Dating of the Puranas and Interpolations

This article is part 3 of 8 in the series Puranas

The Vishnu Purana declares, “The expert on the Puranas, Veda Vyasa has composed the Purana-samhita that includes ākhyāna upākhyāna gāthā and kalpaśuddhi. He taught it to his disciple, sūta romaharṣaṇa. In turn, sūta romaharṣaṇa taught it to his six disciples, Sumati, Agnivarca Mitrāyu, śāṃsapāyana, akṛtavraṇa and sāvarṇi. Of these, akṛtavraṇa, sāvarṇi, and śāṃsapāyana, who belonged to the kāshyapa gotra became the authors of the samhita-s. The basis of these three samhita-s was romaharṣaṇa’s samhita. The eighteen Puranas were composed n the basis of these four samhita-s. Apart from these, other sages composed the upa-puranas.” (aṃśa 3, chapter 4 Sloka: 15-26).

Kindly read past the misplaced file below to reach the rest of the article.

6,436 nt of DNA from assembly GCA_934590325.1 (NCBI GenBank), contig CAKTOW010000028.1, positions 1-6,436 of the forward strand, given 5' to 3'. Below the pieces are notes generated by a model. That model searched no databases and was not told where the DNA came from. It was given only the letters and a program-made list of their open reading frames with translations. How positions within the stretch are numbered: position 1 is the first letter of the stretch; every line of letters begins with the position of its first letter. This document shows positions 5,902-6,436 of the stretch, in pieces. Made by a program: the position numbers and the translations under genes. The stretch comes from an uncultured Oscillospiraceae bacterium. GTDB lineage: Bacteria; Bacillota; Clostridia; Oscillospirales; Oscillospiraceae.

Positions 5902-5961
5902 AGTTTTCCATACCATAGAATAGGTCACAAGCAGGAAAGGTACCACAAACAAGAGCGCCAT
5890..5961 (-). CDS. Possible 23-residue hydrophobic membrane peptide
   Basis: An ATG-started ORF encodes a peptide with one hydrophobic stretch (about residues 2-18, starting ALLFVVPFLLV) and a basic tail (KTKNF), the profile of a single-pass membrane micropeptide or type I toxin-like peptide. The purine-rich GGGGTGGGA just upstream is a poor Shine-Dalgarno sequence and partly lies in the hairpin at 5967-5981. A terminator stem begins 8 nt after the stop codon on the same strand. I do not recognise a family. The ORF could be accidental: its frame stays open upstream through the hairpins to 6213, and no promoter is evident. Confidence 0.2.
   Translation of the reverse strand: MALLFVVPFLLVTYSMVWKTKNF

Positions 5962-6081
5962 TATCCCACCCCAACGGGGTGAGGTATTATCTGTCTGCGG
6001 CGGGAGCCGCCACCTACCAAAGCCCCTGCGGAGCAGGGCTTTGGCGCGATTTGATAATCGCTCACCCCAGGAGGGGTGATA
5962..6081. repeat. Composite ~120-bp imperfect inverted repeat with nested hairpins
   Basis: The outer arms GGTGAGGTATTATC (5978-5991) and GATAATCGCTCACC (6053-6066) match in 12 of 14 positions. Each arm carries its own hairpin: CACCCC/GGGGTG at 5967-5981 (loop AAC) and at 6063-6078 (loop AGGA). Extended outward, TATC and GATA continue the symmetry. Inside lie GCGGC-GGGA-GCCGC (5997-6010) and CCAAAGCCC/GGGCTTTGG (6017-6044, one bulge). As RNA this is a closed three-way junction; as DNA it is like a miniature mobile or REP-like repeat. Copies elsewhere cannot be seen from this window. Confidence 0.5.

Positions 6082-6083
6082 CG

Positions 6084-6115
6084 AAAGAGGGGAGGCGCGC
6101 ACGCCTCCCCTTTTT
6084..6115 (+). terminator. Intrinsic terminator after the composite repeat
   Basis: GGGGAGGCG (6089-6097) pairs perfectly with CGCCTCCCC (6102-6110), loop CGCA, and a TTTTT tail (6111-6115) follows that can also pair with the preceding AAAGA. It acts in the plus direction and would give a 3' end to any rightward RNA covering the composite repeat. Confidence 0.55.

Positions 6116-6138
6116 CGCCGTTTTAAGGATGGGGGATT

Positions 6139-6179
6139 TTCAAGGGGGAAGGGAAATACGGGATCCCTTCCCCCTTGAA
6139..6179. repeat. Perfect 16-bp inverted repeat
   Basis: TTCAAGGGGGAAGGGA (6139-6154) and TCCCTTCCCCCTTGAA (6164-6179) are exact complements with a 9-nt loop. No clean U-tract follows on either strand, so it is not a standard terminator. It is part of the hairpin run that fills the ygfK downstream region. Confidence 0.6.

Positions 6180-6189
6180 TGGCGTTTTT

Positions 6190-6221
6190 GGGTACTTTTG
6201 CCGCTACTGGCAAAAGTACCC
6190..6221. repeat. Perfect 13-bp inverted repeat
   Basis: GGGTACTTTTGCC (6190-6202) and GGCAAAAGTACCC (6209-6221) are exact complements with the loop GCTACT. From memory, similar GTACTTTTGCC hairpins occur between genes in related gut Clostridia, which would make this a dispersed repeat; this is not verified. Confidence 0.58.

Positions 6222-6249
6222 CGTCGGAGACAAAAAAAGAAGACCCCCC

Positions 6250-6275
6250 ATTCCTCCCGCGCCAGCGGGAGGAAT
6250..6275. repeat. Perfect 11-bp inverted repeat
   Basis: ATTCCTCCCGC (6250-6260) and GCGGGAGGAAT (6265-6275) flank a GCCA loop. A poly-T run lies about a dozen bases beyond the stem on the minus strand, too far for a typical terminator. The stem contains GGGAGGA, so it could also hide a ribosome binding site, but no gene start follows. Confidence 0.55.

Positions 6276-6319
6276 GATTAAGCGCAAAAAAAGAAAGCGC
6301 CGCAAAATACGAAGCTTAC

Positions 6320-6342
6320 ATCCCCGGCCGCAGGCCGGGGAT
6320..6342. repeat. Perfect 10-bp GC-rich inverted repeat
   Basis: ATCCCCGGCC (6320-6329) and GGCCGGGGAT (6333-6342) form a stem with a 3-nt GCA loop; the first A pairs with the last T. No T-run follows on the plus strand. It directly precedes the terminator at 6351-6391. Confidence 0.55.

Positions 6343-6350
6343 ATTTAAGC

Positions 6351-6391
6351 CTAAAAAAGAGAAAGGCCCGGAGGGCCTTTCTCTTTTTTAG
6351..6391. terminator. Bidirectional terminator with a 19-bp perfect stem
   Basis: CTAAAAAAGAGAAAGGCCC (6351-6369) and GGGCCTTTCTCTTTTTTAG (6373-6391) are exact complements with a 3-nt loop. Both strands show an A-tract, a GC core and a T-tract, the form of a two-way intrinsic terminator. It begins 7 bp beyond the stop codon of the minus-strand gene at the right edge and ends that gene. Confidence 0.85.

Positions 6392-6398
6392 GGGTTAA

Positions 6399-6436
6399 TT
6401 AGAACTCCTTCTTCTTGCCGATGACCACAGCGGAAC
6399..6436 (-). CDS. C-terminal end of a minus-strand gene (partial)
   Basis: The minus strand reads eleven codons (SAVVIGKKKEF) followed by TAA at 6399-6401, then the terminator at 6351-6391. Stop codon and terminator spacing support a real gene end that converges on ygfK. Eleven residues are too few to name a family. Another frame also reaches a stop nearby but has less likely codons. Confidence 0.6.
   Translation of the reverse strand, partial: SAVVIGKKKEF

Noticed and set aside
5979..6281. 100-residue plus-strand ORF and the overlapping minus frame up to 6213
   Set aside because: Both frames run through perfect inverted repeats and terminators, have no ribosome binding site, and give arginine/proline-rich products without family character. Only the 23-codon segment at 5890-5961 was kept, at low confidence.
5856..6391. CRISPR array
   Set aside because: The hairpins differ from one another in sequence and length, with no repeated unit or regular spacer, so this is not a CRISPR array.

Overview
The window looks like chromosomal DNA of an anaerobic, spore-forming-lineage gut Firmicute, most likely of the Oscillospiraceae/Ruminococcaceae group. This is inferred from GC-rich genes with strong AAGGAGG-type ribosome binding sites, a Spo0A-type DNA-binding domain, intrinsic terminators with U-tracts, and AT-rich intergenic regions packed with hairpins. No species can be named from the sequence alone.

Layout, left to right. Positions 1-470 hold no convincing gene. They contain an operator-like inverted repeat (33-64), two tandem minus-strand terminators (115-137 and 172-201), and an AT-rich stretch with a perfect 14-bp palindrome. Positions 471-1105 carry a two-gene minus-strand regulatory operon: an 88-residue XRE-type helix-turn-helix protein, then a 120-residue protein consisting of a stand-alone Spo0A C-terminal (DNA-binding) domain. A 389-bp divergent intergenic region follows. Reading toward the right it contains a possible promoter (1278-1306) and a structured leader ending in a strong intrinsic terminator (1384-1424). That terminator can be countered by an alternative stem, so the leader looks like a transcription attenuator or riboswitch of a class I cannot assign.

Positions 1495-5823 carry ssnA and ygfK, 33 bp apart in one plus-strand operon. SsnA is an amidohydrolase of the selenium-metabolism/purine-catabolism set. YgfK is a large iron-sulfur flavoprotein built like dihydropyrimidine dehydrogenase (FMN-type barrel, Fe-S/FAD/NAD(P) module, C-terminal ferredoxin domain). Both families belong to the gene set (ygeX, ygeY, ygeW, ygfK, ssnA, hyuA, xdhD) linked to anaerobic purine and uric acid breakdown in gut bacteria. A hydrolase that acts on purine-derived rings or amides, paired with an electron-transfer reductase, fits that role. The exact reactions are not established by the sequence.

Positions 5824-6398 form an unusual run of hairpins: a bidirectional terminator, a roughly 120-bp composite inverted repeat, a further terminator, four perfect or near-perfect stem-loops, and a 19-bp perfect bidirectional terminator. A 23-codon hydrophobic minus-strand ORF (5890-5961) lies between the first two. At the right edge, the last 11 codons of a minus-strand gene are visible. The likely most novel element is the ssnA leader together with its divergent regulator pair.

In this manner, we learn that romaharṣaṇa’s disciples eventually composed the eighteen Puranas. The Vishnupurana is one among them. This is made clear in the Vishnupurana itself in which Vyasa’s father Parashara narrates this account to Maitreya! The śrīmad bhāgavata says[1] that traiyāruṇi, kashyapa, śāṃsapāyana, akṛtavraṇa, sāvarṇi and hārīta studied the fundamental samhita-s from Vyasa’s disciple, romaharṣaṇa. However, the same work says that Vyasa’s son, Shuka-Muni narrated the bhāgavata to the emperor Parikshita. This order of the composition of the Purana-samhita occurs in the Vayupurana and Agnipurana as well. Although names of the disciples slightly vary, the overall theme remains the same. The essence of this discussion is that Veda Vyasa must have composed just the Purana-samhita. Over time, it must have taken the form of the eighteen Puranas at the hands of his disciples and their disciples. Each topic in Vyasa’s original samhita must have been vastly expanded by these disciples and their disciples. If we accept this, the traditional opinion that Vyasa was the author of all the eighteen Puranas seems to have some credence. Vyasa’s disciples and their disciples belonged to various regions and lived in different periods. This also resolves the aforementioned confusion of repetition of the same topics in multiple Puranas. Besides, the raw material for Vyasa’s Purana-samhita was derived from a tradition that already existed in his time. We have already noted how the word Purana occurs in the Atharva Veda and the śatapatha brāhmaṇa. Thus, Vyasa drew from a highly ancient Puranic raw material and composed a seminal samhita in book form. Over the course of time, the eighteen Mahapuranas and Upa-Puranas were composed using Vyasa’s samhita as their base. However, based on this inference, we must not claim that the entire Puranic lore available to us in their present form were all composed by these ancient Rishis. In the medieval period when the Shaiva and Vaishnava sects were engaged in intense sectarian conflict, some unethical adherents composed scores of Slokas and slipped them into the Puranas. In an era when printing had not been invented, making such interpolations was an easy matter. Here we find the answer to the objection that there are many internal conflicts in the Puranic lore.